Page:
Tick bulletin for August

By Samantha Murray

Ticks so small…they crawl right through your socks!

TickSmart tips for managing Larval Ticks

All ticks come in small, medium, and large sizes. The large ones are the adults, medium-sized ticks are called nymphs, and the smallest life-stage are the LARVAE. August is the time that larval blacklegged (deer) ticks and Lone Star ticks make their appearance…if you can see them! Larvae are the size of a speck of salt but you’ll know they are larvae if you only count 6 legs (nymph and adult ticks have 8).

close-up of ticks on a sockOne of the biggest problems with larval ticks is that you rarely encounter just one. Stories from people that describe walking through a “tick nest” usually end up being about larval ticks. Larval ticks hatch from tick egg masses that can contain 2,000-3,000 eggs. Some people end up finding hundreds of tiny ticks biting them from a single encounter. We’ve found a few hundred “little balls of blood” attached and feeding on the toes of dogs, too. Another problem is that the hungry host-seeking larvae can fairly easily crawl right through socks.

ticks on a sock close-upThe good news on larval ticks is that they rarely are carrying any germs. Both blacklegged ticks and Lone Star ticks hatch from eggs germ-free…MOSTLY. Larval blacklegged ticks may rarely be infected with a non-Lyme disease bacterial germ (Borrelia miyamotoi) that causes a relapsing fever disease. Fewer than 1 in 100 larvae are carriers of this germ and it is not known if an infected larva is even capable of transmitting an infectious dose to a person. Overall, disease risk from larval ticks is considered to be low.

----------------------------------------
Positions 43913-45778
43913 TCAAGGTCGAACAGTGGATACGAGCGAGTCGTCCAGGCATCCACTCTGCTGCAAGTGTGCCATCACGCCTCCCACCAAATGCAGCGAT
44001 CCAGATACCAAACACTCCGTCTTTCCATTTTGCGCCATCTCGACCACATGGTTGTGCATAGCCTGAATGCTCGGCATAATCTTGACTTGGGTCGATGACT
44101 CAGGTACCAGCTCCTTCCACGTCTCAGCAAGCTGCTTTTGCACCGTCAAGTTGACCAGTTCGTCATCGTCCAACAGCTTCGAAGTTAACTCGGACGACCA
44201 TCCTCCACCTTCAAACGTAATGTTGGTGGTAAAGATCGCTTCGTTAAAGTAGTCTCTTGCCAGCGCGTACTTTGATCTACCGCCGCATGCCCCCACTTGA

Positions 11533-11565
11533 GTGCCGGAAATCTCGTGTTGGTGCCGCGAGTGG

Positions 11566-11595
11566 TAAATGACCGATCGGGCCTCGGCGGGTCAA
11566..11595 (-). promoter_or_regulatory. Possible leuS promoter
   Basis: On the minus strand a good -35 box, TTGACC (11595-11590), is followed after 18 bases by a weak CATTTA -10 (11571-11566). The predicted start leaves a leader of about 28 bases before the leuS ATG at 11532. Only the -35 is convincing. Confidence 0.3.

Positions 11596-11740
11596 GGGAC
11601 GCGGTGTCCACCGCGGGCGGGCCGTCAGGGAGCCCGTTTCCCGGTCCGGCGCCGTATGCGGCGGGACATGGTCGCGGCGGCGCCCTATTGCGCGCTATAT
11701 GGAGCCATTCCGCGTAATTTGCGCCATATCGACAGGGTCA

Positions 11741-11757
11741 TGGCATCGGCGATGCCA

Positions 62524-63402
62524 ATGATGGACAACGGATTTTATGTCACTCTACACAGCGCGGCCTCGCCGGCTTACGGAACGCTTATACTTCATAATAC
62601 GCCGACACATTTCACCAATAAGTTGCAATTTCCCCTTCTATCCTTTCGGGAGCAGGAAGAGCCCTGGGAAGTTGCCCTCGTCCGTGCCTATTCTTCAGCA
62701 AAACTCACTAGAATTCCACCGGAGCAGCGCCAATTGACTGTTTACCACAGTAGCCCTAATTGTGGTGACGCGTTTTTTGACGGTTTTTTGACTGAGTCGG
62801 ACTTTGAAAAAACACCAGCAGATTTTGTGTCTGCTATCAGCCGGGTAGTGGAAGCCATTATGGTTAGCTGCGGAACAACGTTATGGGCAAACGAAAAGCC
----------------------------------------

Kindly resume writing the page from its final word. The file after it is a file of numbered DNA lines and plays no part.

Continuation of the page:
But infected or not, no one wants any kind of tick to bite them. Bizarrely, people bitten previously by Lone Star larvae report that these tiny ticks create really red, itchy bites that can drive you crazy. Some people think they’ve been bitten by chiggers, but in our region, it’s more likely to be larval Lone Stars. More rarely,  people who are bitten by larval Lone Stars can develop a curious allergy to eating red meat.

Here’s what you can do to prevent larval tick bites:

  • Spray repellents containing permethrin on shoes and socks.
  • Wear socks commercially-treated with permethrin.
  • Carry a roll of sticky duct tape to help remove larvae in case you step, sit in, or touch a “tick nest.” This works best to contain the larval ticks before they bite.

Don’t forget to send pictures of any ticks found biting to TickSpotters National Grid to confirm the identification and to learn best next actions to take.

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